Next day I heard, as our hostess bounced out the front door, “”I’m going to the shops for some Elf Oil! Anyone need anything else?” – My head whirled with excitement, “What a place! you can even buy Elf Oil !” Whatever next?! I couldn’t wait to get inside one of their wondrous supermarkets. (But I’ll admit to wondering by then what Elf Oil was, exactly.)

I was destined to be intensely disappointed. Elf Oil turned out to be ‘Al-foil’; ‘aluminium foil’ – for cooking. I knew of it already. Utterly mundane stuff. Every household uses that!

But once upon a time it wasn’t so. Long long ago, I recall a world that lived without cooking foil. We all still managed to cook, despite having to use cookware made of ordinary common metals or crockery. These primitive things came in a wide range of sizes and shapes, some had lids, and they all worked. I recall may kinds of food successfully cooked and eaten during this dismal phase of human history – cakes, roasts, biscuits (but never ‘cookies’), even fish! Yes, yes: Aluminium did exist in those ancient times. Pots were made of it (‘saucepans’ to other speakers of English) and frying pans too.

Then Television came to New Zealand and with it the message that we and our primitive inadequate lifestyles were failing to benefit from a whole range of new and exciting products. I recall the arrival of potato chips (as distinct from ‘chips’ – which were merely made of potato, served with fish, and otherwise completely unrelated).

On TV we saw shiny happy people demonstrating how to open their shiny packets of this new miracle foodstuff and repeatedly stuff it into their happy mouths, while cheerful voices exhorted us to mimic this obviously joyful and socially enhancing experience.

Thus we all took to potato chips. There was 1 flavour: Salt. (It’s now called “Original!”)

I also recall with breathless excitement the arrival of themed icecreams-on-a-stick. We losers always had the ‘chocolate bomb’, but Television soon showed us how inadequate they were. We needed to be hip and switch to ingesting almost identical icecreams-on-sticks dipped in a cheaper grade of chocolate then smothered in a crunchy layer of crushed rice-bubbles of such garish colour that I doubt they’d now get FDA approval. All this for another 12 cents per unit! (One of them was called the ‘Supercalifragilisticexpialidocious’, I kid you not. It sold for an extra 15 cents per unit, and how glad we were to pay the extra!)

And so on. It is, in fact, a recognised fact of commerce: certain types of crap .. sorry; products .. can only achieve mass market penetration and acceptance via TV. Introduce them before the marketing machinery is in place and they’ll die the sad lonely death they really deserve. But with TV marketing – hell: the suckers will buy anything!

So along came cooking foil. I remember it well. Out of the blue we were suddenly bombarded with the Miraculous News; cookery had changed for all time! The cheerful celebrity chefs of the time were suddenly telling us that everything we’d ever done was wrong. Lids? forget them! “It’s so easy; just cover the dish with aluminium foil and pop a few holes in it for the steam, now bake in the exact same oven at the usual temperature and it’ll come out perfect!” Ditto the women’s magazines and cook-books. Everyone was revamping their recipes to include a generous splash of aluminium. Prepare! Line the dish! Create layers! Wrap fish! Cover! Roll! Use it to store food in the fridge!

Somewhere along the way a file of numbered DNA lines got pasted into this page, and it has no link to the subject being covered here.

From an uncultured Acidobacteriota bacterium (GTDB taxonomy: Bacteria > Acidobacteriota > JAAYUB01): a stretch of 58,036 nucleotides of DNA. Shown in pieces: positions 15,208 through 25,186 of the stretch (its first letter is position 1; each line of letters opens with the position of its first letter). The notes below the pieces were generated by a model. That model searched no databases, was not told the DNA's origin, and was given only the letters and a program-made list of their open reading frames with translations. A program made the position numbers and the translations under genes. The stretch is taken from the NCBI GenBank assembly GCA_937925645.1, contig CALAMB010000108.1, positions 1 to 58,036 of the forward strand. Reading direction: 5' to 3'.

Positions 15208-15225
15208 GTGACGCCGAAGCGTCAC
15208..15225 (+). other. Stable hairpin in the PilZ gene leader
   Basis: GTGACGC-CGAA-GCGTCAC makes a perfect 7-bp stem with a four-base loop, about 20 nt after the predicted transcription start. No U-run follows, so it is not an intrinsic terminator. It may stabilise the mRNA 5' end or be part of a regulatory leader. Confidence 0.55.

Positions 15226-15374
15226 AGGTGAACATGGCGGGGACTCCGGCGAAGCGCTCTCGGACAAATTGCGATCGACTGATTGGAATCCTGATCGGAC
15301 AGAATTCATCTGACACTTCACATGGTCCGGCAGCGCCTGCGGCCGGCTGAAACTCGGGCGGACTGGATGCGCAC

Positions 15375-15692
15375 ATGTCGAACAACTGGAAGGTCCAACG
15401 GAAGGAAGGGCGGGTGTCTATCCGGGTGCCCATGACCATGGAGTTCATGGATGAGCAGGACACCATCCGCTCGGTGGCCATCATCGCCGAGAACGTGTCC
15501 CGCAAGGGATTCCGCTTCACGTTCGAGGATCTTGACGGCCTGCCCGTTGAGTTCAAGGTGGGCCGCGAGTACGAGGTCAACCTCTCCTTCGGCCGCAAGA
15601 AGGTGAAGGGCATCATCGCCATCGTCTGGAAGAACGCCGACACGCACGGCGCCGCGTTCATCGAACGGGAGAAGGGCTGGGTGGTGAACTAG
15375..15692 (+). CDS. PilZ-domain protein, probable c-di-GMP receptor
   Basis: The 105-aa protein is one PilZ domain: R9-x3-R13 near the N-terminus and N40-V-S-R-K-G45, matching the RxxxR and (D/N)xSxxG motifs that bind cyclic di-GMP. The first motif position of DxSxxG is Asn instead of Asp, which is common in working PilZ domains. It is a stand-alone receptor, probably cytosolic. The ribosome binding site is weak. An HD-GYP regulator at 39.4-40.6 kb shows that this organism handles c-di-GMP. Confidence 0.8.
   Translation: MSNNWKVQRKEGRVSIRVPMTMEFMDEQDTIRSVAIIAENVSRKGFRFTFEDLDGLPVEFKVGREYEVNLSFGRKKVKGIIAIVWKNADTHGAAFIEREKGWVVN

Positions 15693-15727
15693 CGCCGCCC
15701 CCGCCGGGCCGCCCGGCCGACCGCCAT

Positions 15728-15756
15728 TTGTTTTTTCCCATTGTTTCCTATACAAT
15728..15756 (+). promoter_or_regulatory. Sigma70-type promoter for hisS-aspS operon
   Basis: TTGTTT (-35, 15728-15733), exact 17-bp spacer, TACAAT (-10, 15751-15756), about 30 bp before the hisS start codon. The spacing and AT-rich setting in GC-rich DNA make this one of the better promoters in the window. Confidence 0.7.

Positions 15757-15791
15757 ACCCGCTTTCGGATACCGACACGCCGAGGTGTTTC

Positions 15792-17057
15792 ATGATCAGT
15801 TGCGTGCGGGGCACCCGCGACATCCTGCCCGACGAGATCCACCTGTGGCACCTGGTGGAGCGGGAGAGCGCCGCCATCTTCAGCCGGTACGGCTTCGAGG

Its uses were nigh-on infinite, and we were all suckered. We purchased literally millions of miles of aluminium foil, used it once, and threw it away as instructed. And that is exactly what They wanted – a market. It was not a case of “Find a need and fill it,” it was a case of “Create a need for this frivolous crap we’ve invented that no-one really needs!”

And why was the entire thing a crock of crap? (And still is?) Because if anything, a super-thin layer of aluminium does nothing except slow the cooking process down. WARNING! SCIENCE CONTENT:

Heat gets into food in three ways: Conduction, Convection, and Radiation:

Radiant Heat: Al-foil deflects it really well. If you were only relying of radiant heat, your foil-wrapped food would never cook. Conclusion 1# – Foil slows down cooking. Energy is wasted.

Conductive Heat: aluminium is an excellent conductor. As long as there is a large contact area with other oven metals, cooking proceeds well. But a lot of the time, the foil bundle is just “popped on the rack ready to cook!” 2# – Foil slows down cooking. Energy is wasted.

Convective Heat: circulating air moves heat around inside an oven. Oven-temperature air does most of the convective heat delivery. But wrap the food in foil, or cover it, and you obstruct the circulation. 3# – Foil slows down cooking. Energy is wasted.

Thus we pay money for a product that wastes our time and increases our power bill, then we usually throw it away after one use. Aluminium has one of the highest carbon-footprints of all metals (it can only be made via an energy-intensive electrical process), so there is also a final cost – to our climate.

Ladies and Gentlemen, start you ovens. But please: Cease using cooking foil! … Look out instead for Original Elf Oil! That’s the cooking miracle you need!

Intermission 2# ‘How I became a Teenage Stalker!’

How do you brag about one of your most resounding successes, without actually revealing exactly what it was? Because I want to brag. I’ve wanted to brag about this for over a year.

You see – I became obsessed with a voice. A voice I first heard way back in the 1960s, in the middle of a pop-song that was climbing the charts at the time. It came, it went, and I gave it little thought for the next 4 decades. Hell, I was only 14 at the time!